Uber Stock IPO: These So-Called Alternative Metrics

You know what is the sign of a great management team? An unrelenting focus on earnings per share. If you look at the annual reports of Nike, Dollar General, Home Depot, and Autozone stocks over the past twenty years, you will see regular inclusion of “per share data” along with the management team’s description that this is the metric by which wealth for the investors is created over time.

When a company is not satisfactorily growing profits on a per share basis, it will often create some alternative metric that it will convince current and prospective shareholders that it should care about as an alternative to growth in profits per share.

Right now, Uber is telling the investor community that it should focus on “core platform contribution profit” rather than profits per share because Uber claims it is earning $941 million in this core platform contribution profit, or $0.56 per … Read the rest of this article!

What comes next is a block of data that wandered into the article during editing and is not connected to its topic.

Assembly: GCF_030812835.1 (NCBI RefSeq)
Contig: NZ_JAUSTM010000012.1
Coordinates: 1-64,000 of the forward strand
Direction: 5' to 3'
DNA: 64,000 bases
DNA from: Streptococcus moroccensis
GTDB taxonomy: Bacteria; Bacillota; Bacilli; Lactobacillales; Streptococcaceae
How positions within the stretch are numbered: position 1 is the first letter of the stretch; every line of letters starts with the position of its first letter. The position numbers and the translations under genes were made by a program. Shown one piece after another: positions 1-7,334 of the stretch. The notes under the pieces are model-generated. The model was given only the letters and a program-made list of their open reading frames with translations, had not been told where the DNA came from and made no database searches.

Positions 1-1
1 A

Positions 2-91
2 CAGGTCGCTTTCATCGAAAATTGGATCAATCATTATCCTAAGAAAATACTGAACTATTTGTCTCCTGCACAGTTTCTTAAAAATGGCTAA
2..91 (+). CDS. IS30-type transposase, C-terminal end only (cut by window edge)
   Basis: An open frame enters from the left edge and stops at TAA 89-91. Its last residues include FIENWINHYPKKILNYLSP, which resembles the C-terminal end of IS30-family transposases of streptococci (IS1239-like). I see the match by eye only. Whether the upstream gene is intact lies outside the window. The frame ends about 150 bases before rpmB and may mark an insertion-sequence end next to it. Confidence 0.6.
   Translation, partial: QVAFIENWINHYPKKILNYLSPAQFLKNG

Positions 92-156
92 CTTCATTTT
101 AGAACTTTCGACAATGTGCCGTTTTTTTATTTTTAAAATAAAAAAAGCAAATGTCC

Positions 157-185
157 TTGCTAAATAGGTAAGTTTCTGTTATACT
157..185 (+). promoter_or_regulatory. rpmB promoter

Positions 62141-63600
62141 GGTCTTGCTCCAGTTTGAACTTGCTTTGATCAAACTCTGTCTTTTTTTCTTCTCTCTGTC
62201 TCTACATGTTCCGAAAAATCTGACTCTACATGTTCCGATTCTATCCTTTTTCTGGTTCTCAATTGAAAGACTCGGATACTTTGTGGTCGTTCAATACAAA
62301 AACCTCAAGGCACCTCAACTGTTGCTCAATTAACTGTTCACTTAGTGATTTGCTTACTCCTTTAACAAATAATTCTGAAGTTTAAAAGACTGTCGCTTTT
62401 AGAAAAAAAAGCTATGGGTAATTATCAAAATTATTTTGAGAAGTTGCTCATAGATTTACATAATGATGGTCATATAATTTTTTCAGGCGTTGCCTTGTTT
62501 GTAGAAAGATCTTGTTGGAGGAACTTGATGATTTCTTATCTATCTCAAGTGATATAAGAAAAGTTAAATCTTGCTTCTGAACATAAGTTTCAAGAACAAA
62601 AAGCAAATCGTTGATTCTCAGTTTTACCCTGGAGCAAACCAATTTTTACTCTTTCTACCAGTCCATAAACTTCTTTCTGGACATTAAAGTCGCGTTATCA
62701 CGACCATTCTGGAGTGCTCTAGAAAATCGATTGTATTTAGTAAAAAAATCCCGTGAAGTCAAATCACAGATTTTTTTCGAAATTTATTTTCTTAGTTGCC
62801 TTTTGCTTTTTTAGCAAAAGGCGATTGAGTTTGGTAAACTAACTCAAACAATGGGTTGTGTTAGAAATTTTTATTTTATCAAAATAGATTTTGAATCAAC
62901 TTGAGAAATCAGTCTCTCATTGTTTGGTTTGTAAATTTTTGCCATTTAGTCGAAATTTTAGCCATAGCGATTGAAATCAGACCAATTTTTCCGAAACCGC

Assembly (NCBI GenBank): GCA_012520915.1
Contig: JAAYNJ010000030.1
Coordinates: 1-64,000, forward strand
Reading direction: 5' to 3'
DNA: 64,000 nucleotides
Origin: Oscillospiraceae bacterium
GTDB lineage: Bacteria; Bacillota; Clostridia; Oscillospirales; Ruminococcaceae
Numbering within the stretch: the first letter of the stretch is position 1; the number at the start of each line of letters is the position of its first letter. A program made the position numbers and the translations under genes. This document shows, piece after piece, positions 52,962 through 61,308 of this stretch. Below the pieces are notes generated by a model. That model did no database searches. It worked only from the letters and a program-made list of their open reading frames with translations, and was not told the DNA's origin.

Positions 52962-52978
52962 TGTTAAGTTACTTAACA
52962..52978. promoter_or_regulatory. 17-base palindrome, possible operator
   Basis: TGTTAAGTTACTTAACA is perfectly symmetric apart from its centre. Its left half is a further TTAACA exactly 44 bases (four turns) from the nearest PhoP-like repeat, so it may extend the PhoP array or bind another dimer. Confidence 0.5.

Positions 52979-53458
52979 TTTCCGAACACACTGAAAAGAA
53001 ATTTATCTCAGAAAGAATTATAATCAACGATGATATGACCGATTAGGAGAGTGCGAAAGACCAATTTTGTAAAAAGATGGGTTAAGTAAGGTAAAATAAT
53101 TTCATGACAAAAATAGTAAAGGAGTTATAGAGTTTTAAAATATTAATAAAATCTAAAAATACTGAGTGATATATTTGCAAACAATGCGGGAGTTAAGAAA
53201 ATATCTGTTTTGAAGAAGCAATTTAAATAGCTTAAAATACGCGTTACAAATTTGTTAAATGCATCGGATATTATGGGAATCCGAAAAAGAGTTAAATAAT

First Impressions! Anchoring! Underrated Forces Of The Universe!

I want to discuss with you a phenomenon that has applications in the investing world and beyond: anchoring. Simply put, anchoring occurs when someone tells you a fact or opinion, and then you use that information to make a series of decisions thereafter (that are based on that first bit of information).

If someone performs their own analysis and concludes that Berkshire Hathaway is worth $150 per share, the fact that the price is $115 per share at the time they perform their analysis will affect their subsequent decisions. If, say, the stock goes up to $145, they may be reluctant to buy (even though it is still $5 less than their estimate of value) simply because the twenty percent rise in the price of the stock somehow indicated that it is now expensive.

You see it all the time with people who conclude “that stock is at a 52 … Read the rest of this article!